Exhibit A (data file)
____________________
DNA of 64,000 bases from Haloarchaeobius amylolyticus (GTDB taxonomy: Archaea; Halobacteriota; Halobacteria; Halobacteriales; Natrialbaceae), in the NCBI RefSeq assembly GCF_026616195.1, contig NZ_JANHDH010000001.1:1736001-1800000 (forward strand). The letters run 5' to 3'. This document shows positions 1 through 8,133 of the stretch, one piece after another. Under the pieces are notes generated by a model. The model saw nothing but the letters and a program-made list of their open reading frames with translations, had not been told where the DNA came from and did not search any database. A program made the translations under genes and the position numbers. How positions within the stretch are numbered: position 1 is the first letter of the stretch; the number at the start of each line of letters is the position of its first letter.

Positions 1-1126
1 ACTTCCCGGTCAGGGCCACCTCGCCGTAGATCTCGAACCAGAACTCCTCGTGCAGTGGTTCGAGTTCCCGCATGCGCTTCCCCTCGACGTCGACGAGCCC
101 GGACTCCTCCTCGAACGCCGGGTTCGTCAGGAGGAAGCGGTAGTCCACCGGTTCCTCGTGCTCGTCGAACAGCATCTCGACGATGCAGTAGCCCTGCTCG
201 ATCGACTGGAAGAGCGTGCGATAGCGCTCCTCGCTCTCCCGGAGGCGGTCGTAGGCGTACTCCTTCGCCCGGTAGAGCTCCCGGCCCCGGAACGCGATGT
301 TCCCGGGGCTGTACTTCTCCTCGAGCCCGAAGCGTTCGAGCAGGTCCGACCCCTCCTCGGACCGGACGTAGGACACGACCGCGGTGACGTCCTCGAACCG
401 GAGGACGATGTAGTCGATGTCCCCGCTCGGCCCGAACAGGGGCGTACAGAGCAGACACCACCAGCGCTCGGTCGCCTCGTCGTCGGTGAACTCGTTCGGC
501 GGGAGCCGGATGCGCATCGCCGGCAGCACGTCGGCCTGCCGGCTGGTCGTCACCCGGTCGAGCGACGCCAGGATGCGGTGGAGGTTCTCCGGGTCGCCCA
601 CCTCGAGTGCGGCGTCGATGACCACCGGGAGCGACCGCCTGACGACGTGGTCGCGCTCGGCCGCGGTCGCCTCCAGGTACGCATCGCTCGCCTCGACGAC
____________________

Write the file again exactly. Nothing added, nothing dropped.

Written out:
DNA of 64,000 bases from Haloarchaeobius amylolyticus (GTDB taxonomy: Archaea; Halobacteriota; Halobacteria; Halobacteriales; Natrialbaceae), in the NCBI RefSeq assembly GCF_026616195.1, contig NZ_JANHDH010000001.1:1736001-1800000 (forward strand). The letters run 5' to 3'. This document shows positions 1 through 8,133 of the stretch, one piece after another. Under the pieces are notes generated by a model. The model saw nothing but the letters and a program-made list of their open reading frames with translations, had not been told where the DNA came from and did not search any database. A program made the translations under genes and the position numbers. How positions within the stretch are numbered: position 1 is the first letter of the stretch; the number at the start of each line of letters is the position of its first letter.

Positions 1-1126
1 ACTTCCCGGTCAGGGCCACCTCGCCGTAGATCTCGAACCAGAACTCCTCGTGCAGTGGTTCGAGTTCCCGCATGCGCTTCCCCTCGACGTCGACGAGCCC
101 GGACTCCTCCTCGAACGCCGGGTTCGTCAGGAGGAAGCGGTAGTCCACCGGTTCCTCGTGCTCGTCGAACAGCATCTCGACGATGCAGTAGCCCTGCTCG
201 ATCGACTGGAAGAGCGTGCGATAGCGCTCCTCGCTCTCCCGGAGGCGGTCGTAGGCGTACTCCTTCGCCCGGTAGAGCTCCCGGCCCCGGAACGCGATGT
301 TCCCGGGGCTGTACTTCTCCTCGAGCCCGAAGCGTTCGAGCAGGTCCGACCCCTCCTCGGACCGGACGTAGGACACGACCGCGGTGACGTCCTCGAACCG
401 GAGGACGATGTAGTCGATGTCCCCGCTCGGCCCGAACAGGGGCGTACAGAGCAGACACCACCAGCGCTCGGTCGCCTCGTCGTCGGTGAACTCGTTCGGC
501 GGGAGCCGGATGCGCATCGCCGGCAGCACGTCGGCCTGCCGGCTGGTCGTCACCCGGTCGAGCGACGCCAGGATGCGGTGGAGGTTCTCCGGGTCGCCCA
601 CCTCGAGTGCGGCGTCGATGACCACCGGGAGCGACCGCCTGACGACGTGGTCGCGCTCGGCCGCGGTCGCCTCCAGGTACGCATCGCTCGCCTCGACGAC